Our knowledge of the Stable Quarter Site (located between the visitor center and the South Yard) continues to grow in leaps and bounds. Last post, we reported we established the slave quarter we were excavating originally was a log structure with a stick and mud chimney based on the single hearth and several clay borrow pits we had located. Since that time we have made two exciting discoveries: a second hearth that has provided the dimensions and potential layout of the structure and 2) a sub-floor pit in front of the large hearth we discovered in August.
The James Madison University field school has had a fantastic run at revealing the secrets of the quarters for field slaves just below Montpelier’s Visitor Center. We have opened up close to 50 units and are slowly developing an idea of how this set of homes was laid out.
The Archaeology team has begun its excavations at the quarters for field slaves, located just below the visitor center. We are searching for the remains of the homes for farm slaves who lived in this area from the late 1700s-1844. Back in 2002, when we were planning for the construction of the visitor center, we located a very well preserved farm complex dating back to the Madison era.
This past week twelve metal detector experts from Minelab Americas attended a week-long metal detecting program to help archaeologists search for plantation sites across the property. The program also provided the participants an opportunity to learn about how archaeologists use metal detectors to discover and define archaeological sites.
In honor of African American History Month, objects once owned by Montpelier slave Catherine Taylor are currently on display in the Joe and Marge Grills Gallery, joining archaeological objects from the recent South Yard excavation.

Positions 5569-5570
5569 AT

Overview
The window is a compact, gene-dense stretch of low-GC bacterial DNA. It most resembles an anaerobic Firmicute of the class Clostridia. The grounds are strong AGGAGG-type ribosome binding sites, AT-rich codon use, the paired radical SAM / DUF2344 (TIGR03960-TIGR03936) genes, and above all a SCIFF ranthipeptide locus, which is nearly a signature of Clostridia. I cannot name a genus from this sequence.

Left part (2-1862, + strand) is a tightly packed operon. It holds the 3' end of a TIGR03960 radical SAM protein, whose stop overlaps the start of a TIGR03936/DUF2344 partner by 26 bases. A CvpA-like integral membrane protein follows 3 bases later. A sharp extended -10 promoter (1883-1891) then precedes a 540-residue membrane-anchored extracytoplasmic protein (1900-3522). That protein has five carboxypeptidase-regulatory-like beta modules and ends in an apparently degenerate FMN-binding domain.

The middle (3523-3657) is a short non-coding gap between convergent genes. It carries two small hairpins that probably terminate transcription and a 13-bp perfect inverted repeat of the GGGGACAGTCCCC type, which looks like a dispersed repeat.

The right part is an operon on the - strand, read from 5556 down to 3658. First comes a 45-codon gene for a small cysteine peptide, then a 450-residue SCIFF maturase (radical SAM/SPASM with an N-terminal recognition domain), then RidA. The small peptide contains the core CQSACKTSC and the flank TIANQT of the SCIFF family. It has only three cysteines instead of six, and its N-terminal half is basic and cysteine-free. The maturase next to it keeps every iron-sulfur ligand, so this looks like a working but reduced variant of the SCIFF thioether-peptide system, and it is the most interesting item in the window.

The archaeology department recently finished its field season in the South Yard and just began an analysis of all the artifacts recovered during the nine-month excavation season. The analysis of the household items recovered from the South Yard will be very important for our overall archaeological study of Montpelier’s enslaved community.
This week we are putting the South Yard to bed for the winter after a long and productive season. We opened up an area 85′x45′ (approximately 180 5ft. x 5ft. units) and completely exposed two house areas in the South Yard. The South Yard is the site for the homes and work areas for the Madisons’ house slaves.
http://www.montpelier.org/blog/parting-shot-south-yardAs we approach Thanksgiving, we thought it would be fun to share with you an appropriate find for this time of year when “sumptuous” feasts are on everyone’s mind. As mentioned in a previous post, we are completing our excavations in the South Yard where we just recently located a linear trench that is 2.5 feet wide and runs for at least 12 feet.
Throughout the Madisons’ retirement years (1817-1836), visitors to Montpelier were often surprised “at seeing [Madison's] negroes go to church [on] Sunday. They were gaily dressed, the women in bright-coloured calicoes; and, when a sprinkling of rain came, up went a dozen umbrellas.”1 This past Sunday, visitors to Montpelier also donned their much-needed umbrellas to pay homage to the generations of enslaved African Americans who lived and labored at Montpelier.
The summer has flown by and in the archaeology department we have made much progress in our excavations in the South Yard. We have completely uncovered the two southernmost slave quarters in the South Yard and have redefined our understanding of these buildings.